1. fully implement a robust appointment process including the sighting of required documentation and background checks

[Children’s Act 2014, and regulations 5 – 8 of the Children’s (Requirements for Safety Checks of Children’s Workers) Regulations 2015]

  1. ensure the school implements policy guidelines in regard to Police Vetting for employees
    [Children’s Act 2014, and regulations 5 – 8 of the Children’s (Requirements for Safety Checks of Children’s Workers) Regulations 2015]
  1. ensure there are processes and practices in place to identify, minimise, eliminate and report about risks to safety in the environment.
    [Health and Safety At Work Act 2015]

Conclusion

Ngutunui School will transition into ERO’s Te Ara Huarau Evaluation process.

Phil Cowie
Director Review and Improvement Services (Central)
Central Region - Te Tai Pūtahi Nui

14 April 2022

About the school

The Education Counts website provides further information about the school’s student population, student engagement and student achievement.

School Context

Ngutunui School is a full primary school catering for Year 1 to 8 students. It is located south of Pirongia Village. The current roll of 40 students, including eight who identify as Māori, learn in three multi-level classes. The school mission statement encourages ‘a place where people and nature are nurtured and the whole school environment is a learning resource’. The school promotes the values of respect, courage, resilience and excellence.

Since the 2017 ERO review there have been several changes of leadership that has impacted on school-wide systems, practices and reporting of student achievement. There has been significant changes of staff and a new principal and deputy principal were appointed at the end of 2019. An experienced chairperson leads a newly formed board of trustees.

Evaluation Findings

1 Equity and excellence – achievement of valued outcomes for students

1.1 How well is the school achieving equitable and excellent outcomes for all its students?

Due to the changeable leadership over the last three years ERO does not have confidence in the dependability of the school’s 2019 student achievement information. The school is unable to reliably demonstrate how well students’ progress and achieve in reading, writing and mathematics over time.

1.2 How well is the school accelerating learning for those Māori and other students who need this?

The school is unable to dependably identify the rates of acceleration for Māori and other students who are at risk of not achieving. Strengthening the management and use of student achievement information is an urgent priority for school leadership.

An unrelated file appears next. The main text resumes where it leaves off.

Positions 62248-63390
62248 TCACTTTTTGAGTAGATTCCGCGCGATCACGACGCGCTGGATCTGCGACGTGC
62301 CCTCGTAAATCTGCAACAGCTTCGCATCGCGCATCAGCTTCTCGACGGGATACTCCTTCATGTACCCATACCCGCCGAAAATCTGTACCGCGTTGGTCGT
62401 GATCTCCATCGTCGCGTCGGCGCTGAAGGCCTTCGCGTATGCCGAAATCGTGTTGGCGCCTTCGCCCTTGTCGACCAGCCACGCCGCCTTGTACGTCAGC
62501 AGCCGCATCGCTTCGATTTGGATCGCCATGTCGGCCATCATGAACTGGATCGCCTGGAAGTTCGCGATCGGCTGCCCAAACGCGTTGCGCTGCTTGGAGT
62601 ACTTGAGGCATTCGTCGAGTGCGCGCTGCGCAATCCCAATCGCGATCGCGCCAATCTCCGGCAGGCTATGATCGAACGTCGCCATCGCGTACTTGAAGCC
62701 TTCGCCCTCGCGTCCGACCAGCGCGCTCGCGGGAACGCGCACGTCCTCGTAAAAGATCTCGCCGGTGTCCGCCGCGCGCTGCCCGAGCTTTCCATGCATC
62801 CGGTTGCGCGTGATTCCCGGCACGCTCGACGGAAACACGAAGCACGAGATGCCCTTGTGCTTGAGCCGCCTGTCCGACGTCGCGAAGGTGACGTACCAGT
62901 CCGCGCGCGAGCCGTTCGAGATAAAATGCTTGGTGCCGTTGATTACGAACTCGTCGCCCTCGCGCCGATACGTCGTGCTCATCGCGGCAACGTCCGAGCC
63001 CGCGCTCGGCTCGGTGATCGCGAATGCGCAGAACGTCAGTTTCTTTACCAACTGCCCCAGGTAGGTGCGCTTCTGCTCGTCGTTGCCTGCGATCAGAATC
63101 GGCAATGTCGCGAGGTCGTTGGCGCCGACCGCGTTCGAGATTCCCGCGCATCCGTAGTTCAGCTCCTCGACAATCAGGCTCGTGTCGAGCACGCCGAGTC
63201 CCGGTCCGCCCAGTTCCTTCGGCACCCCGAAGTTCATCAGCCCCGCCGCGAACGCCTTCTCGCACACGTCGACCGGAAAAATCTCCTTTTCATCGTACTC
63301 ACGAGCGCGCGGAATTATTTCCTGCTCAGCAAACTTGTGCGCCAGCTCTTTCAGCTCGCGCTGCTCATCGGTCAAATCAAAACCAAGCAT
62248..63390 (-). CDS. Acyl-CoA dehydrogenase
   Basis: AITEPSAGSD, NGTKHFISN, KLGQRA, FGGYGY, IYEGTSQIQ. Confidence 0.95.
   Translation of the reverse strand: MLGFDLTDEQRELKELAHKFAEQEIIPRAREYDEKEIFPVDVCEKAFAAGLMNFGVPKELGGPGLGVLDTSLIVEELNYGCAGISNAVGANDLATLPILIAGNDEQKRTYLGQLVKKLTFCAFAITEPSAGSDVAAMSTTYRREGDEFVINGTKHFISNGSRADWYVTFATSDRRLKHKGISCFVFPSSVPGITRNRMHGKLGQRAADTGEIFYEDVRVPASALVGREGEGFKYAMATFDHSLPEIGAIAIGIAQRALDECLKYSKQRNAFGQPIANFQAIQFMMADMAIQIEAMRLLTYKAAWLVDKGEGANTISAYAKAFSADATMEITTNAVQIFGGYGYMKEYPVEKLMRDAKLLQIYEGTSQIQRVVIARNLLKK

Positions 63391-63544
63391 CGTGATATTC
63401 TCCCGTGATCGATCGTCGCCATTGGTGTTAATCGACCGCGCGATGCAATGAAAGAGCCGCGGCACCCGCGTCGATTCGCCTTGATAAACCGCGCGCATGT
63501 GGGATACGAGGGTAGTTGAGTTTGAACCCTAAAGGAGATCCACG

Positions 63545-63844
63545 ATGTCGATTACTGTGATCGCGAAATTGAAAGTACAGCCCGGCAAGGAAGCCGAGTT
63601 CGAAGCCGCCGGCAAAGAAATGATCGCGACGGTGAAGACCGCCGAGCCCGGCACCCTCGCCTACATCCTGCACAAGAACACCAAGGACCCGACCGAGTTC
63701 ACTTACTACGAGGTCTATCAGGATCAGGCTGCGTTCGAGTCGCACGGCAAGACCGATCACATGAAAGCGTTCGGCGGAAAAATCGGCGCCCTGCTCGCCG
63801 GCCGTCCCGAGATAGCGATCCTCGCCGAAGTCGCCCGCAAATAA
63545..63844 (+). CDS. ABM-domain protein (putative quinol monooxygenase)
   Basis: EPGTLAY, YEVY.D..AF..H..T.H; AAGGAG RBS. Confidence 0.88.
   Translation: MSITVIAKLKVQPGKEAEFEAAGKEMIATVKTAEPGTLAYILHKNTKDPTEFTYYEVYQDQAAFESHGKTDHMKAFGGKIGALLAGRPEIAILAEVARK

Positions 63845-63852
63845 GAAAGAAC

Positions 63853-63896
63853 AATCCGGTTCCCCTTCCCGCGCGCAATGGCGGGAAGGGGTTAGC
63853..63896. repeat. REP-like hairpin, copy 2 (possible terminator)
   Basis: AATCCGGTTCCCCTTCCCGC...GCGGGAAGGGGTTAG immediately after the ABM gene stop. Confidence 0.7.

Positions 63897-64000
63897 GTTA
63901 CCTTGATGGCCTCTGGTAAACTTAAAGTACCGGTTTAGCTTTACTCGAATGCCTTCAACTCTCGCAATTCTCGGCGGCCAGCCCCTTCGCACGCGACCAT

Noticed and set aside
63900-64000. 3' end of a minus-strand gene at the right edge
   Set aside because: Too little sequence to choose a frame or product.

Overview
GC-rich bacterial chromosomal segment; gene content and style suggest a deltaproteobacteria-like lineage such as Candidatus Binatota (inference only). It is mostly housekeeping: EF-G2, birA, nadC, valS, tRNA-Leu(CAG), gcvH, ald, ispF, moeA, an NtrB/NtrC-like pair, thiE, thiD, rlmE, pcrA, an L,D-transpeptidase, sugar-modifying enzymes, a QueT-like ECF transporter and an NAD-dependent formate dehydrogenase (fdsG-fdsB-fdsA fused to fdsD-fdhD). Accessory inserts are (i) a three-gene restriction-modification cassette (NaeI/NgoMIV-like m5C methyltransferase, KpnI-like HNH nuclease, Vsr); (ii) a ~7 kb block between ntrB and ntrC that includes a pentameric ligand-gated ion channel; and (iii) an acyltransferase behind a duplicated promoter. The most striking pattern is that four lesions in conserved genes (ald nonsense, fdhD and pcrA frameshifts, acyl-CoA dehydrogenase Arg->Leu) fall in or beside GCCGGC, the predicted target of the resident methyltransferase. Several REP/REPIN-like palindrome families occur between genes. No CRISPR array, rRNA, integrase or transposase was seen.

2 School conditions for equity and excellence – processes and practices

2.1 What school processes and practices are effective in enabling achievement of equity and excellence, and acceleration of learning?

Caring and positive relationships are evident between teachers and students. Teachers know students well and successfully promote tuakana-teina relationships where older students support their younger peers. Aspects of te reo and tikanga Māori are naturally integrated in the senior classroom programmes. Students are engaged in learning, and enjoy extra opportunities including trips, sporting competitions, and events. The new initiative of the Mahi Club is providing leadership opportunities and choice.

2.2 What further developments are needed in school processes and practices for achievement of equity and excellence, and acceleration of learning?

The priorities identified in the previous 2017 ERO report have yet to be addressed. Trustees and leaders have agreed the need to give priority to:

  • accessing training to more clearly understand their trustee and leadership roles and responsibilities
  • developing a clear strategic direction for the school
  • strengthening the shared understanding of school policies and procedural guidelines
  • re-establishing productive relationships between teachers, parents and the wider community
  • implementing a robust appraisal system to build teacher capability
  • developing a school curriculum that supports student’s engagement and provides meaningful learning opportunities
  • reporting on annual targets focused on accelerating the achievement of all at-risk students
  • building teacher capability, including aligning professional learning and development to school goals
  • collating and analysing robust student progress and achievement data and strengthening its use by students, teachers, leaders and trustees.